Lima Metro, also called Tren Eléctrico, is a rapid transit metropolitan railway that serves Lima, the capital city of Peru. It provides a transport link between different suburbs of the city with more than eight million people.
Line 1 of the Lima Metro was put into operation in January 2012. A 12.4km stretch of the second phase of line 1 was opened in July 2014. Proposals for construction of Line 2 of the metro were accepted in 2012. A consortium led by Geodata Engineering was awarded the consultancy contract in July 2012. Three consortiums were shortlisted for the concession contract of the Line 2 in February 2014.
The 30-year concession contract was finally awarded to a consortium led by ACS and FCC in March 2014. The consortium will design, finance and build the line 2 in five years, and will operate and maintain the line for 30 years. The €3.9bn ($5.36bn) contract also includes a branch line from line 4 to the airport. The consortium, named Nuevo Metro de Lima, comprises Salini-Impregilo, Cosapi, Ansaldo Breda and Ansaldo STS. The first five kilometres of the line 2 is expected to be operational in May 2016.
The proposals for a mass rapid transit system to serve the city of Lima were made in 1970s, with construction starting in 1986 but was abandoned midway as the country’s economy plunged into a deep economical and social crisis.
The project resumed in 2008 and tenders were issued by the government’s private investment agency ProInversion. Several consortia were interested in the bid, which included construction and operation of Line 1 for a concession period of 40 years, including Acciona and Graña y Montero, Metro de Madrid and OHL and Cobra and Abengo-Telent. A length of 9.2km of the line was already constructed, with the winner constructing the remaining 12.3km stretch and operating the whole line. The tender was, however, abandoned due to lack of funding for the project.
In December 2009, the Tren Electrico Lima consortium, comprising Grana y Montero and Norberto Odebrecht, was selected as the winning bidder for the construction of the line, for $410.2m. Work on the line started in March 2010 and included the construction of nine new stations and installation of new electromechanical equipment for the entire route. The total cost of the project was estimated to be approximately $549m, with Corporación Andina de Fomento granting a $300m loan.
In March 2011, ProInversion awarded Tren Lima (consortium of Graña y Montero and Ferrovías) the operation and maintenance contract of the metro for a concession period of 30 years. A $290m investment was put forth for the project by the consortium, with around $200m from the investment set to be used for the purchase of new rolling stock.
Corporación Andina de Fomento agreed to fund a feasibility study of phase II of Line 1 of the metro in 2010.
The São Paulo metro system consists of five colour-coded lines – Line 1-Blue, Line 2-Green, Line 3-Red, Line 4-Yellow and Line 5-Lilac. Lines 1, 2, 3 and 5 are operated by the state-owned Companhia do Metropolitano de São Paulo (São Paulo Metro) and Line 4 by a consortium led by ViaQuatro, a local operator.
In October 2011, OTN Systems was contracted to install OTN-X3M communication system with a transport capacity of 10Gbit/s and carrier grade ethernet features to support fibre-optic telecommunications of the metro line.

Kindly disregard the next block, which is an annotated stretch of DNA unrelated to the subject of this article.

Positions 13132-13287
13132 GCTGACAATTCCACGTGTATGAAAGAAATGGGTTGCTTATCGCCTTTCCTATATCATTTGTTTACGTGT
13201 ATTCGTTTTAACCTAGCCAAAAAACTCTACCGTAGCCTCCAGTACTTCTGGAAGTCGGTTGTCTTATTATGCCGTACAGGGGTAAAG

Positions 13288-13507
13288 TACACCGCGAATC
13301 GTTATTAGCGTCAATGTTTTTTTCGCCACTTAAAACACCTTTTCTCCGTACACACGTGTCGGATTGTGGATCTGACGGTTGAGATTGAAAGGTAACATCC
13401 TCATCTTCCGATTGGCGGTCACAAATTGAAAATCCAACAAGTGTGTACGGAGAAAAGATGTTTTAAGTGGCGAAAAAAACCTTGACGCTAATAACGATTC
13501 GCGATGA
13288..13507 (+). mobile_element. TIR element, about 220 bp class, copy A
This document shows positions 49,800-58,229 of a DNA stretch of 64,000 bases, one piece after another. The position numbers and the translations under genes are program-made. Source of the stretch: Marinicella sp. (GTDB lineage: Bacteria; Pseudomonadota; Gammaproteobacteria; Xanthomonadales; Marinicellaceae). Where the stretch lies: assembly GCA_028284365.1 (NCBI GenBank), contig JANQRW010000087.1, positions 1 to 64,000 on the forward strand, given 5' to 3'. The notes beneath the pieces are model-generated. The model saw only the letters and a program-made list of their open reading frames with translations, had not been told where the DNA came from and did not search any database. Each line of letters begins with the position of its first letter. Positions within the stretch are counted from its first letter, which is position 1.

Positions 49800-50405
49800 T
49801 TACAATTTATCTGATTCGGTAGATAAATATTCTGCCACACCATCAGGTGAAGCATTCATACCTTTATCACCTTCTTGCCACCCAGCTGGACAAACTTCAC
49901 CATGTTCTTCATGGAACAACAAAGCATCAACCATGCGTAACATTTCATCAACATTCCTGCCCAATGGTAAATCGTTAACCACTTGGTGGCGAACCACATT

The first phase of Line 1 of the Lima Metro is 22km-long, including a total of 16 stations, starting from Villa El Salvador to Miguel Grau. The whole stretch runs on standard (1,435mm) gauge and 1,500V DC power supply, and is extended northwards to stretch to more than 34km with an additional ten stations.
Lines 2 and 4 will comprise five stations, 35km of tunnels, two depots and 42 trains.
The first phase of Line 1 was being served by 42 train sets designed by Ansaldo Breda, while Alstom was awarded a $158.6m contract to supply 19 five-car Metropolis train sets for operation on Line 1. These trains have low floor, wide doors, extra-wide seats and extra width to ensure free flow of passengers. They also allow maximum natural light to enter inside the vehicle and are fitted with information displays. The first train set of the order was delivered in late 2012 and became operational in 2013.
Bombardier was awarded a $19.36m contract for the supply of Cityflo 350 signalling for Line 1. The contract included the installation of interlocking, track circuits and control equipment on the entire line.
The Cityflo 350 signalling system includes onboard automatic train protection (ATP) and automatic train operation (ATO). Both the systems are integrated with a display in the driver’s cabin.
The Line 2 of the metro will stretch 27km and will be underground with 27 stations. It will connect Ate in Lima with the Callao region, bordering the capital and intersecting Line 1 at Miguel Grau.
Charities Aid Foundation Bank has agreed to issue a loan of $600m for 18 years and a grace period equivalent to construction phase of the line. Line 3 and Line 4 of the metro are also being proposed. An 8km branch from line 4 connecting to the International Airport will also be built with eight underground stations.
TYPSA is responsible for the final design of Line 2 section, which will connect Benavides Station to the port of Callao, and also the line 4 branch line.
In September 2015, The World Bank approved a $300m 15-year term loan for Lima Metro Line 2 project.
In January 2016, Ansaldo STS awarded a contract to Siemens for the electrification of entire metro line 2 and 8km-long Phase I of Line 4.
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